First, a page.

MARCH 10, 2015
On Friday afternoons, DM+D hosts Kids’ Club, The Hacktory’s weekly after-school program that lets 3rd to 5th graders explore simple machines, build robots, fabricate musical instruments and otherwise do cool stuff. Fearlessly leading that program, along with Allison Frick, is Eric Manganaro.
Eric came to DM+D by way of NextFab, which had previously occupied the DM+D space before moving to its current space on Washington Avenue. Eric was interning with an inventor, and they worked out of a small workshop in the inventor’s home and ran a group together making Tesla coils. Having toured NextFab with the inventor, Eric took a membership after his internship ended so that he would still have access to the kind of tools had been using in the home workshop.
So when NextFab moved and DM+D took over the space, Eric was naturally interested in what was happening here. The Hacktory was looking for a co-teacher for Kids’ Club, and Eric jumped at the chance. Sometimes it’s hard to tell who’s having more fun–the kids or Eric.
When he’s not dreaming up awesome projects for Kids’ Club, you might also find him playing guitar, bass guitar, flute or composing computer music. His indie pop R&B crossover band (yes, really!) has an EP due out in the Spring. We caught up with Eric to talk LED hula hoops, solar panels and language.
5 QUESTIONS FOR ERIC MANGANARO
1. WHAT ARE YOU WORKING ON RIGHT NOW?
I am starting a toy company, iSpinToys. We’re developing a set of poi—it’s basically an illuminated weight on the end of a string. They’re used for swinging in a variety of rhythmic patterns. That’s where I get to use a lot of my skills. It combines 3-D modeling with casting and circuit design.
In addition to running the toy company, I fix a lot of LED hoops. A new LED hoop can run hundreds of dollars, so I fix them for people instead. At DM+D, I’m teaching a class on building your own LED hoop. It’s basically a soldering class that’s disguised as a hoop-making class.
I’m also currently working on a Jeffersonian polygraph for the American Philosophical Society. It’s a device that Thomas Jefferson used for duplicating manuscripts. His pen would be attached to another pen by a series of mechanical linkages, and as he would write, it would create a duplicate copy. The APS is going to use the one I’m building in an upcoming exhibit.
2. HOW DOES DM+D INSPIRE YOU?
The people there inspire me, and the degree of freedom I have is inspiring.
There are a lot of bright people that come into the space to work on things and learn, and that’s really inspiring. Because of the position that I’m in, I have freedom to control the curriculum of Kids’ Club without an institution to direct me–it’s really just the attention spans of the kids that guide me.
If you’re prone to being inspired by that kind of environment, it’s a great place to be. The fact that DM+D is able to keep itself a place that’s open to all kinds of people and presents a learning environment that isn’t intimidating to them is also inspiring to me.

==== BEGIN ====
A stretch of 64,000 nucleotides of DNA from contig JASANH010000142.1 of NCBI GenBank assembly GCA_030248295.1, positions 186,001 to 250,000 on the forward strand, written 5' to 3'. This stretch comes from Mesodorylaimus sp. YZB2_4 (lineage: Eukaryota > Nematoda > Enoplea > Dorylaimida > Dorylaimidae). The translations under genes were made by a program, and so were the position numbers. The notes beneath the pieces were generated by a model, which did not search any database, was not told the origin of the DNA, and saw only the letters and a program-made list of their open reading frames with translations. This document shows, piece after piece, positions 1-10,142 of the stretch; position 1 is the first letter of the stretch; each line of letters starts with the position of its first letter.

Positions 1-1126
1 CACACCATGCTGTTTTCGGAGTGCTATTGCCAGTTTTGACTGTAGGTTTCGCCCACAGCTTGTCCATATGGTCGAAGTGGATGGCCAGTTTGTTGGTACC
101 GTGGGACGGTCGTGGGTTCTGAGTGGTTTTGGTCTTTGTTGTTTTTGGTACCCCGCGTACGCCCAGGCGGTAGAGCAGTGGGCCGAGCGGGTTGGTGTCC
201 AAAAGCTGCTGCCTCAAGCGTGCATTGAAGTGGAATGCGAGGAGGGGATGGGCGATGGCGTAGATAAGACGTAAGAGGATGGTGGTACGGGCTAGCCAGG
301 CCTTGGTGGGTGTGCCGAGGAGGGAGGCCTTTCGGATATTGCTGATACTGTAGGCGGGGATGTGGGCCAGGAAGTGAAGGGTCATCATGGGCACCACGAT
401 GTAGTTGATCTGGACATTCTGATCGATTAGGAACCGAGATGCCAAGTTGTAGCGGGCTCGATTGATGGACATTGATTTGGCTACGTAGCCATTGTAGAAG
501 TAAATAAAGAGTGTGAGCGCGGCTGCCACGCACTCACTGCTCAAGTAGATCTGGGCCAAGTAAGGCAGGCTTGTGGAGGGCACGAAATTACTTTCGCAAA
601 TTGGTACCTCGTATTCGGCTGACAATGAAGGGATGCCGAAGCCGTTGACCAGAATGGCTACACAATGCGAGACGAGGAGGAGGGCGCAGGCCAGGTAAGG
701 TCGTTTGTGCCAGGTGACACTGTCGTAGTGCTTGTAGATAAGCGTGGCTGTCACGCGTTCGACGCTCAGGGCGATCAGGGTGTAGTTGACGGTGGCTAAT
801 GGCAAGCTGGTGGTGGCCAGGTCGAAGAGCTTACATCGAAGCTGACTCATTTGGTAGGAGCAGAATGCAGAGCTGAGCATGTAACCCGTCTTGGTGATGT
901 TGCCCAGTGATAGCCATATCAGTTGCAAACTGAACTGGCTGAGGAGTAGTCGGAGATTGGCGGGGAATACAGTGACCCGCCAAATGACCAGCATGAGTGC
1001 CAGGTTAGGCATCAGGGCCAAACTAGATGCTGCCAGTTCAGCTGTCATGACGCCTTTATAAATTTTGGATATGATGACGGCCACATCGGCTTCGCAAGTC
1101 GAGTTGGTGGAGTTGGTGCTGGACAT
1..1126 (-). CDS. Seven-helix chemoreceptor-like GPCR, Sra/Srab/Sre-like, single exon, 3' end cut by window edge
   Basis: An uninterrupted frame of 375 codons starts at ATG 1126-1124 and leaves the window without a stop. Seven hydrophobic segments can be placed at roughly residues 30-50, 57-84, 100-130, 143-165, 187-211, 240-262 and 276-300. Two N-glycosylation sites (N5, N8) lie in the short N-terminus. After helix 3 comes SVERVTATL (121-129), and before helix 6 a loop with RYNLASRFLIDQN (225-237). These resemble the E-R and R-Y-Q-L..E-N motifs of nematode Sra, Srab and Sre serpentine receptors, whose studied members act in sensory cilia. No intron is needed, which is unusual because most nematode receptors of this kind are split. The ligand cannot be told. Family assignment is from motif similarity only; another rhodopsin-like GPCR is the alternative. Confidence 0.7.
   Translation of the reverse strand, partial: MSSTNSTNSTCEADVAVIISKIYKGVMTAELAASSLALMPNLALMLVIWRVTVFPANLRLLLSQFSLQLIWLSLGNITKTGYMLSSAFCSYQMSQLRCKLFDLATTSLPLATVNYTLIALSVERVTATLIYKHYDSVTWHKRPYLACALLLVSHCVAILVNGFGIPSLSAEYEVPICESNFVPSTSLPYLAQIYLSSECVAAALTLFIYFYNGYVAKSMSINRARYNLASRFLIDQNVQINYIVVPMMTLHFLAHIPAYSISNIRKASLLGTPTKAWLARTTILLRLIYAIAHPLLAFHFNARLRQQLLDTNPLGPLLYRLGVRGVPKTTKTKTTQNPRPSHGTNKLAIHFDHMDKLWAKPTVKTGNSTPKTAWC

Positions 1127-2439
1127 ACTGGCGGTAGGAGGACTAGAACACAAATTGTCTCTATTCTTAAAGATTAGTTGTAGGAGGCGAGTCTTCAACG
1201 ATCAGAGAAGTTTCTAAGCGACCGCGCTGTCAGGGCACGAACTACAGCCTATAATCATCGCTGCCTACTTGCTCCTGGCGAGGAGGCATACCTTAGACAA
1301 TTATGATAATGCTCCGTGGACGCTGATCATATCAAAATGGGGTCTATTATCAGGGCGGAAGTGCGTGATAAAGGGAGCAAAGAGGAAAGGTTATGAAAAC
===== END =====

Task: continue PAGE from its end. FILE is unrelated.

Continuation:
3. WHAT’S ONE OF THE FIRST THINGS YOU REMEMBER MAKING ON YOUR OWN?
Where I grew up in NJ was close to Edmund Scientific. They just do optics now, but they used to sell educational scientific experiments. They’d also sell loose motors and broken solar panel parts. One of the first things I remember doing was putting together solar panels from broken solar panel parts. I used to use them to power my little projects that incorporated motors and switches.
4. WHICH MAKERS HAVE HAD THE MOST INFLUENCE ON YOU?
Neil Gershenfeld, who teaches a class called “How to Make Almost Anything” at MIT, runs a center there called the Center for Bits and Atoms, and I was intrigued by the beginning of the concept of being able to unleash your creativity because you’re surrounded by tools in the right configurations with the right people. He also started the fabrication lab (or Fab Lab) movement as an alternative form of industrial education.
Richard Feynman is someone else I really like. He’d do this mental exercise where you’d have to explain an object or an idea to him, but you’d have to eliminate context-specific jargon. When you do that, it forces you to explain something in common language that might take a little longer but ultimately makes it clearer. You start losing boundaries between those who understand the jargon and those who don’t.
5. WHAT’S YOUR FAVORITE PART OF THE CREATIVE PROCESS?
The part that I value is failure. I value it in a way that makes me really anxious and that has a really long build up to a dopamine release when I finally succeed. It’s using the failure to realize where I’m coming from and to be honest about the project. I like to be able to allow the process to take over. I have an idea of what a project means going into it, but as I remind myself of the physical limitations of the project, it lends itself to the next step. I guess my favorite part of the process is allowing the project to tell me what to do next.